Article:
In many ways, Dale Johnson's black, white & Blue is just like its characters -- in your face, up front about its biases, and somewhat troubled. As the semi-pro basketball Buffaloes play in the finals of the 1973 Eastern Appalachian League, the players must confront their inner demons while struggling to keep their dreams from crashing and burning.
Although they play on one team, the players are separated along racial lines. The black players -- Blister (Chet Anekwe) and Ahmad (Frederick Kiah Jr.) -- stand their ground against the white ones -- Chicky (Matthew Stocke), Turk (Brandt Johnson), Lurch (Michael Etheridge), and Hulk (Van Creely). Set in the team's locker room before and after the championship game, the play starts slowly, heavy with exposition. This is problematic -- if these guys have been playing all season, wouldn't they know all this stuff? The racial tension couldn't not have come up before, but they talk as if it's new information. The plot creaks a bit too, as an encounter between Blister and a groupie (susannah mackintosh) serves to put him in earshot of a phone call where Ahmad discusses throwing the game for money. A fair amount of tension does build about what each player will do, not in small measure because of Kiah's intensity.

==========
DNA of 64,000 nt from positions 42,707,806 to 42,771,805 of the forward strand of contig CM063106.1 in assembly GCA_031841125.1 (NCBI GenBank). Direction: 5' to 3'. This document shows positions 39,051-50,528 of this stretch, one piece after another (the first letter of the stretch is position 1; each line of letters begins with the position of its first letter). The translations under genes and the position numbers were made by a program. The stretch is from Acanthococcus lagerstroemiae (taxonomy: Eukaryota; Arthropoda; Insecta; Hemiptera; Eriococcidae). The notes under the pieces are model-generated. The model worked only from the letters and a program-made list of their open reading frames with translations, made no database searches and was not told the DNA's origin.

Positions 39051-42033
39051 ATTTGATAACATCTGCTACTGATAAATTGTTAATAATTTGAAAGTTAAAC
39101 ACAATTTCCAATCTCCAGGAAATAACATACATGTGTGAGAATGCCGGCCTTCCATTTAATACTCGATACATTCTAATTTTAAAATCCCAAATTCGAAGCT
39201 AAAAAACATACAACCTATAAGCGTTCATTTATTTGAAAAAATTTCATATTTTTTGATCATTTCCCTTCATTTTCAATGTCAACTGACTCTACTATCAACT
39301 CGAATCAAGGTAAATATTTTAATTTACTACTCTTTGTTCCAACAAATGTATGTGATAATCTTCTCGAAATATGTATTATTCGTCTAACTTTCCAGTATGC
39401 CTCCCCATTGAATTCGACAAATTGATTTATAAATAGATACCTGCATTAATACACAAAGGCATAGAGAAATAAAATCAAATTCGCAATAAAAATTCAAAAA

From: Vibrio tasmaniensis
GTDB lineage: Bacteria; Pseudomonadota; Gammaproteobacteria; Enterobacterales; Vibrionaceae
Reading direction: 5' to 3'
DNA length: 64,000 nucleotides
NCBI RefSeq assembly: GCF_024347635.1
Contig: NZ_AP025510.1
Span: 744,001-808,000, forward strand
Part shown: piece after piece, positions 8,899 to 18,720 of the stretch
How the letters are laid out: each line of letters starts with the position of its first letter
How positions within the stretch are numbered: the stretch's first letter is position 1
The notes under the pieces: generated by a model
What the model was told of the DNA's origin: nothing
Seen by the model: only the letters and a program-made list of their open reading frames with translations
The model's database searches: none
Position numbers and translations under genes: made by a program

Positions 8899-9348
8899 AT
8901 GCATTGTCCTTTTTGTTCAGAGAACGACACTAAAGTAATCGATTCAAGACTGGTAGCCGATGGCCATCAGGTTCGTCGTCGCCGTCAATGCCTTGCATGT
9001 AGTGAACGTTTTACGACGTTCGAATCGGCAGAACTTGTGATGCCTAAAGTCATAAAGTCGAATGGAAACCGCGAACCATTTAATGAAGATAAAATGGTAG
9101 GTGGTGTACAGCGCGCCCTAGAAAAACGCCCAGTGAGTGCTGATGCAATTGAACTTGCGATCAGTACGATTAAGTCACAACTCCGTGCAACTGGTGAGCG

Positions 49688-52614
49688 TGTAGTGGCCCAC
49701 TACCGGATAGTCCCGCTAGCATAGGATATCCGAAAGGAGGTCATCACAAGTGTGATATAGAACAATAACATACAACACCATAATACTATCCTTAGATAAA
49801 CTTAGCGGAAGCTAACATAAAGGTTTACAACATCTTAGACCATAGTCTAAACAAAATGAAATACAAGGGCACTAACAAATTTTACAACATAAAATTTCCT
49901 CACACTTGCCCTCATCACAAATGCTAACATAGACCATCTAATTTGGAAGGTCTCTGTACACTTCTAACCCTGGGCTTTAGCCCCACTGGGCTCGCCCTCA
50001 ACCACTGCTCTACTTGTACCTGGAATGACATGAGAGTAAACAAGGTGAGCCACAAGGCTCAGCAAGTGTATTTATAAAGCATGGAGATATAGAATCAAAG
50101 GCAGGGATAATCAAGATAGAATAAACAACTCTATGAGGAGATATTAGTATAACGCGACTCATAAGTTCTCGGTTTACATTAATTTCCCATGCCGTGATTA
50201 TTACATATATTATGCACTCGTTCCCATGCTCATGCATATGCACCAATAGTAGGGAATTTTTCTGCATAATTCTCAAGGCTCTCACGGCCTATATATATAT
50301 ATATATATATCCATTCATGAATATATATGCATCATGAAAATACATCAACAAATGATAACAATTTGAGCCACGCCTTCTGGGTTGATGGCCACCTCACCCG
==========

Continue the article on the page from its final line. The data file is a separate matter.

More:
The white players have varying degrees of desperation of their own, but they blatantly play the race card in spite of the fact that they are all on the same team. Johnson and Creely were especially strong as they baited and provoked Ahmad and Blister, and their rage was palpable as they began to suspect the team's loss was not on the up-and-up. When they turned violent, there was a real question how destructive these actors would get. Linda Burson directed these scenes for maximum effect, and when the play caught up with its theme, there was genuine feeling on stage. Stocke, as a conciliatory type, Etheridge as a space cadet, and David Pendleton as a coach who doesn't have much grasp on the currents running through the team all offered strong support. mackintosh was a standout in a role that requires nudity and ingenuousness in equal measure.
The set (design consultant Vincent Smith) was simple and effective, including lockers that didn't always open on cue, and a platform above, which was the office of the team owner (Ruth Kulerman), always in view. Kulerman's scenes provided a counterpoint to the action below, showing that in semi-pro sports, like any business, ability and race are secondary to economics. There's little subtlety in Black, White & Blue, but the bluntness suits its subject matter.
Acting : 2
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Copyright 1998 David Mackler